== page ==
Located in Oakland, California, the Rough & Ready Island Ship Repair business has had a storied history. During World War II the company was used as a supply depository and repair facility for the US Navy’s massive fleet. Their ability to repair ships quickly and efficiently won them many contracts during the war.
At the conclusion of the conflict, the Navy deemed that it no longer needed the facility to operate at full capacity. This allowed for the Navy to contract out to private companies to use their base’s resources. Other ship repair companies took advantage of the space and conducted their own naval repair operations. After years of exclusive work with the military, these contractors began taking on commercial repair tasks. During the period leading up to the 1980s, many of the ships being serviced contained asbestos.
When these workers removed piping and repaired ships they would inhale dust from the material. After prolonged periods of exposure a person can accumulate massive amounts of asbestos inside their bodies. When inhaled, the lungs deposit the material into the cavities surrounding essential organs. The dust then becomes part of the membranes that protect the organs. Since there is no method the body can use to get rid of it, the particle begins to damage surrounding cells. Years after ship repair workers at the Rough & Ready Island Ship Repair last had contact with asbestos, they might start developing symptoms.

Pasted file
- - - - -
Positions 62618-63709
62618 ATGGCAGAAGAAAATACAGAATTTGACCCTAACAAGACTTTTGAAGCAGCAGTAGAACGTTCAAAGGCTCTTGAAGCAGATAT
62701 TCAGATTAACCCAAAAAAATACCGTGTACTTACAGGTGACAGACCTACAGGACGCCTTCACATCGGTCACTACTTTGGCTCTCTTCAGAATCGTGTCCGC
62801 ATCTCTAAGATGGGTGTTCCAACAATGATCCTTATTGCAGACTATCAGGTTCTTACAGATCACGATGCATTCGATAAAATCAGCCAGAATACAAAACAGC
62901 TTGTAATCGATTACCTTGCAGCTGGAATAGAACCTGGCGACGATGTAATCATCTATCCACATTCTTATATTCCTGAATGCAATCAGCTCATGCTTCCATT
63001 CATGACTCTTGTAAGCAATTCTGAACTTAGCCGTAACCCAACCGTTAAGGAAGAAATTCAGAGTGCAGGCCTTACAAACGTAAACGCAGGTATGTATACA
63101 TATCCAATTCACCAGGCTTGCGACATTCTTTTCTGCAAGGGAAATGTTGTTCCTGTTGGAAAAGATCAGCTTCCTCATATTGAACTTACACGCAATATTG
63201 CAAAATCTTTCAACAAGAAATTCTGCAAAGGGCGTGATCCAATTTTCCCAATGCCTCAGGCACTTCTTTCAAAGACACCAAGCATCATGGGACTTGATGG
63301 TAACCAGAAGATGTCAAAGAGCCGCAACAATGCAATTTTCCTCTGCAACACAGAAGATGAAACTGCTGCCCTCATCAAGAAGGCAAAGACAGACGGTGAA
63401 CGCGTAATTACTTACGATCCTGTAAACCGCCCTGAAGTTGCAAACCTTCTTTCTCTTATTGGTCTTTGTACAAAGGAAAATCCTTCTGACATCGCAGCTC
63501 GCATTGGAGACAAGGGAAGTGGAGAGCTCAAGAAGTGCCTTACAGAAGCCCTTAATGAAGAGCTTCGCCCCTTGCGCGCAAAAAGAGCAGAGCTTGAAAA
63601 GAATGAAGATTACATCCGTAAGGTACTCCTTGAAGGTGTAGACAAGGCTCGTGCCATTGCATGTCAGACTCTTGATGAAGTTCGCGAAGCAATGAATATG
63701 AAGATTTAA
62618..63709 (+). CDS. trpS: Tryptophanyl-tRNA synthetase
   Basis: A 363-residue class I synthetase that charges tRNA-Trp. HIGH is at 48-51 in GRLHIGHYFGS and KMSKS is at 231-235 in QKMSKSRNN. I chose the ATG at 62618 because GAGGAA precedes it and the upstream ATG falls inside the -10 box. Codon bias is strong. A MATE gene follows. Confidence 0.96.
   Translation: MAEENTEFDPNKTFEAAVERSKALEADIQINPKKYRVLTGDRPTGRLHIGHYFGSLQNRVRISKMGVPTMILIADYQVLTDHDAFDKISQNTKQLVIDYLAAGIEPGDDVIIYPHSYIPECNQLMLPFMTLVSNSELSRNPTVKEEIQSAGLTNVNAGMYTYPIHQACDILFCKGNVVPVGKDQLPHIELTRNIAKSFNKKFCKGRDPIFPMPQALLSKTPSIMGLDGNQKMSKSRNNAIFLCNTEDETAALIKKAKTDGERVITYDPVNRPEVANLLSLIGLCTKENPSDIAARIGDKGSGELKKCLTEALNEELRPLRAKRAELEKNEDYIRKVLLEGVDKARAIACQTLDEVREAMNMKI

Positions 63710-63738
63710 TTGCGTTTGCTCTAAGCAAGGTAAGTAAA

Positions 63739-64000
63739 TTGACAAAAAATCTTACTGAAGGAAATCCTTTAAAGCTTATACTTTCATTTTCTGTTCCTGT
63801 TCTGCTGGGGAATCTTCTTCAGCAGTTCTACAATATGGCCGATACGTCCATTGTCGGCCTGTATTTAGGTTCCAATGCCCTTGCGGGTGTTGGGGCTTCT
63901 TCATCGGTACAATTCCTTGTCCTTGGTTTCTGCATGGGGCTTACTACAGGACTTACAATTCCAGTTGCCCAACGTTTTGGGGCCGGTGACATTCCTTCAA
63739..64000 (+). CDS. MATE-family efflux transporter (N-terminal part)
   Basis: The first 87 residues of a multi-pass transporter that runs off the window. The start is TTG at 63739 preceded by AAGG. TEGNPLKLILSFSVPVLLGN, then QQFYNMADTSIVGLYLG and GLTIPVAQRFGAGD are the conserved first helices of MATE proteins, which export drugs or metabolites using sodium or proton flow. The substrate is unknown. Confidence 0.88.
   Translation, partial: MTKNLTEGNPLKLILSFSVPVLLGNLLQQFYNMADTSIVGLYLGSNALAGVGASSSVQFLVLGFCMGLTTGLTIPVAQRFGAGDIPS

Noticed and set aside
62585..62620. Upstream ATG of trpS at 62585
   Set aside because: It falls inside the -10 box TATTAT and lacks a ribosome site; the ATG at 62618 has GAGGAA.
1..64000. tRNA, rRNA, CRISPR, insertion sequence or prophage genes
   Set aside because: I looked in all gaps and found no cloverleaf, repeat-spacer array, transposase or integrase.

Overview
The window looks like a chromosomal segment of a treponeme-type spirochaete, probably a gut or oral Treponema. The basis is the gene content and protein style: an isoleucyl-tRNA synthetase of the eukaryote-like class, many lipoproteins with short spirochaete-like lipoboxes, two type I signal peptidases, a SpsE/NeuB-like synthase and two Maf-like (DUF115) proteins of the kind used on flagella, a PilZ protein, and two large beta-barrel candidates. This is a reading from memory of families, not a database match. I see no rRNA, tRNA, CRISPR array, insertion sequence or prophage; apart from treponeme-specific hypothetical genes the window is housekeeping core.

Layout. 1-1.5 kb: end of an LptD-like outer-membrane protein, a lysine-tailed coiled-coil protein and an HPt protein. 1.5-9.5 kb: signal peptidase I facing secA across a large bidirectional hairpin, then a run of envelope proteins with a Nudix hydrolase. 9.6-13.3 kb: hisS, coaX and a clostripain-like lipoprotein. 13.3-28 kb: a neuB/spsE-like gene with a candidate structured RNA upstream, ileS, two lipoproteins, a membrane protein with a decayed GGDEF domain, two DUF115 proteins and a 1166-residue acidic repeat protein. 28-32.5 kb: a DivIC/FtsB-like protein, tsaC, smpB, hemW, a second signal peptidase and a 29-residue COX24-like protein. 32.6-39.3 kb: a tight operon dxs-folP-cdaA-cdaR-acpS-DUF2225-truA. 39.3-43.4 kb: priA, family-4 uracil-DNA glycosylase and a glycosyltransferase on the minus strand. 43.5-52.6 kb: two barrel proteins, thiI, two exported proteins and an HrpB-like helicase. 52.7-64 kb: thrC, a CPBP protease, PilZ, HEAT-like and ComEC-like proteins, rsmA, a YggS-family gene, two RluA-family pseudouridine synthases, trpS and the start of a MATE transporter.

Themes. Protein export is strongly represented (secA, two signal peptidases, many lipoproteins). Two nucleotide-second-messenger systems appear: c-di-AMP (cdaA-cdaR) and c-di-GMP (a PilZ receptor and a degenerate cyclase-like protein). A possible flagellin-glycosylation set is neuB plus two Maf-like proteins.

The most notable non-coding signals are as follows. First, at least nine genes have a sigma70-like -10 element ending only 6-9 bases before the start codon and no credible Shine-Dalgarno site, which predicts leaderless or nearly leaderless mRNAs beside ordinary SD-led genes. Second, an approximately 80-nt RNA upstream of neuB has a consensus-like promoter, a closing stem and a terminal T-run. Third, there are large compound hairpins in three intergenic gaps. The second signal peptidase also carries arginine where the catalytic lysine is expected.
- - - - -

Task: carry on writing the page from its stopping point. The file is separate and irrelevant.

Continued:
Oftentimes these workers assume that their cough or chest pain is associated with a common illness or aging. Not directly connecting their prior work around such a dangerous material can lead to problems being misdiagnosed. This shipyard is not alone, however, in how its employees were exposed. Across the country, asbestos was widely used as a cheap solution to ship building needs. Possibly hundreds of thousands of shipbuilders were exposed to it up until the 1980s with no protection at all.
The danger of Mesothelioma is that it is extremely hard to diagnose if a Doctor is unaware of previous exposure. Patients that inform their physicians have a far better chance of being diagnosed early and receiving the necessary treatments that will increase their longevity.